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Features May 2007: Volume 4, Number 2
   

Finding Genghis

 
     

According to legend, Genghis Khan lies buried somewhere beneath the dusty steppe of Northeastern Mongolia, entombed in a spot so secretive that his men brought in horses to trample his grave and then ­diverted a river to flow over it. Now, nearly 800 years after his death, scientists at UC San Diego’s Center for Interdisciplinary Science in Art, Archi­tecture and Archaeology (CISA3) ­believe they may be able to locate his tomb using advanced visualization technologies available at the California Institute for Telecommunications and Information Technology (Calit2).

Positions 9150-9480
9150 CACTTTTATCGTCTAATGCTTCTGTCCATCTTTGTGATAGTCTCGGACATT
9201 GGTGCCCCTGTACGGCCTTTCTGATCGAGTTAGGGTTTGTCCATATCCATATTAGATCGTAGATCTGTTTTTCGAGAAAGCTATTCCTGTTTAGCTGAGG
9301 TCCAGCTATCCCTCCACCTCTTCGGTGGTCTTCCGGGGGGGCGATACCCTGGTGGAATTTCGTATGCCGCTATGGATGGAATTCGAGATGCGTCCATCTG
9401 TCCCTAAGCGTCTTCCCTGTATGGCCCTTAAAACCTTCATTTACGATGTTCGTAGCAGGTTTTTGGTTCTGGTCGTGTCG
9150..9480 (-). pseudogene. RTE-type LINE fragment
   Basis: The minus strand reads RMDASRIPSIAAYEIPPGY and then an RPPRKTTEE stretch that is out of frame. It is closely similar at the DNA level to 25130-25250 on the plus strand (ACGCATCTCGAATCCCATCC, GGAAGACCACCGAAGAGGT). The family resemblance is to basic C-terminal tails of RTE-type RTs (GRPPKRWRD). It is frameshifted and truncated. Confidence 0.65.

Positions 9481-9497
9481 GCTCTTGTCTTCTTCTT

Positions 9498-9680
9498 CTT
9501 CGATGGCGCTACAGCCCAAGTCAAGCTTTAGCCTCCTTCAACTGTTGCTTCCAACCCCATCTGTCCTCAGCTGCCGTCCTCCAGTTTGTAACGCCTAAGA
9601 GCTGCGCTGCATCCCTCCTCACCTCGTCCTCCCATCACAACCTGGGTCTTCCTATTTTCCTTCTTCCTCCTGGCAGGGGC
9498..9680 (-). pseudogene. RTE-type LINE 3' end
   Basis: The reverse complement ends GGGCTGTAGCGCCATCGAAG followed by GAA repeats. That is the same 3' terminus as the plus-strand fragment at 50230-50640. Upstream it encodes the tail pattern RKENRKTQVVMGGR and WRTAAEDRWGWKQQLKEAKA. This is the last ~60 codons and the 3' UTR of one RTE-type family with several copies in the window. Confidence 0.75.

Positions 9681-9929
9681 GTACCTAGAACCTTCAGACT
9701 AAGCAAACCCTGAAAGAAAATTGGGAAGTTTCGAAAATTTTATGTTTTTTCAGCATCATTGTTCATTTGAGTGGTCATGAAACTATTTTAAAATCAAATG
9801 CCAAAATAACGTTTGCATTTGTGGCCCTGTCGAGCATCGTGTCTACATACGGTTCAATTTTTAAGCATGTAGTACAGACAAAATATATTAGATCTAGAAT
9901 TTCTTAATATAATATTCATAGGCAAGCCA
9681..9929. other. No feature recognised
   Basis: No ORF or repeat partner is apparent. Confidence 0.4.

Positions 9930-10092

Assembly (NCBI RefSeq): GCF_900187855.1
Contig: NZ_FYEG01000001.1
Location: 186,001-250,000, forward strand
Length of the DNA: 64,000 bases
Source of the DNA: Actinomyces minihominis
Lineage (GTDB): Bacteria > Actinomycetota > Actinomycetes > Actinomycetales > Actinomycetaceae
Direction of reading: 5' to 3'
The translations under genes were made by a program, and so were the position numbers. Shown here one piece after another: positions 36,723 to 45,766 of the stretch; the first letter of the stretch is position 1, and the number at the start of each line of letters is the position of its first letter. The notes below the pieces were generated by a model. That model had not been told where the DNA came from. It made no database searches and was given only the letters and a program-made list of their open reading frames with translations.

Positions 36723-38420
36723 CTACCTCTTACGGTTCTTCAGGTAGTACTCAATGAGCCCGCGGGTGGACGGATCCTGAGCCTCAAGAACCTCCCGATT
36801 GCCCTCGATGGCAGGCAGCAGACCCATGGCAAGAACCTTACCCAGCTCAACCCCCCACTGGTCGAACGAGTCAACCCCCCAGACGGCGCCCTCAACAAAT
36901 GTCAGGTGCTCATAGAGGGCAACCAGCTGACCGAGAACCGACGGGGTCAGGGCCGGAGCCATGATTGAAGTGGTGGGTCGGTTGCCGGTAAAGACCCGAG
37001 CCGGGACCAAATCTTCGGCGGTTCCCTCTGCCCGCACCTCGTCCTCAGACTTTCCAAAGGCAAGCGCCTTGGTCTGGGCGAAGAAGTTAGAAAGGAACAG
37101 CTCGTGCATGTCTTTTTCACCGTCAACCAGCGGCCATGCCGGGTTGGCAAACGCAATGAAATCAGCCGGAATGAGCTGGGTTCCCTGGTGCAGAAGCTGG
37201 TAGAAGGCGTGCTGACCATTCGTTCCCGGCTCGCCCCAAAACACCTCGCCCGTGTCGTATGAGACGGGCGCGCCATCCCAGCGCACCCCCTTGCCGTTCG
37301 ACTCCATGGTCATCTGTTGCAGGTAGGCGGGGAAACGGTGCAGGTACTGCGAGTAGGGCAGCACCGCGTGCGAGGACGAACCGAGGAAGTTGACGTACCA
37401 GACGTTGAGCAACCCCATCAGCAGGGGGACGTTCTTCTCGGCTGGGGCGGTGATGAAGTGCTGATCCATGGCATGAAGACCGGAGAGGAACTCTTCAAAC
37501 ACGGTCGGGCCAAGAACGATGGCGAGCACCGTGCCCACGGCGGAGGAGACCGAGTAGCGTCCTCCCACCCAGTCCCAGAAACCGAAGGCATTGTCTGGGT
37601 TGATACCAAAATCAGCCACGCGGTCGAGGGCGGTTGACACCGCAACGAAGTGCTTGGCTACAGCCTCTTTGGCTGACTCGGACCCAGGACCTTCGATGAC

“A large burial is going to have an ­impact on the landscape,” explains Albert Yu-Min Lin, Ph.D., the principal investigator on the “Valley of the Khans” project. Lin plans to use remote sensing techniques and satellite imagery to look for such impacts in the Khan khentii mountain region, where legend has it Khan is buried. Once the CISA3 scientists have pinpointed the area, they will use ground-penetrating radar, electromagnetic induction and magne­tometry to produce non-destructive, non-invasive surveys to create a high-resolution, 3-D representation of the site.

For updates on the Valley of the Khans project go to: valleyofthekhans.org/

Contributors to Making Waves: Kim Edwards, Tiffany Fox, Raymond Hardie, Pat JaCoby, Annie Reisewitz

 

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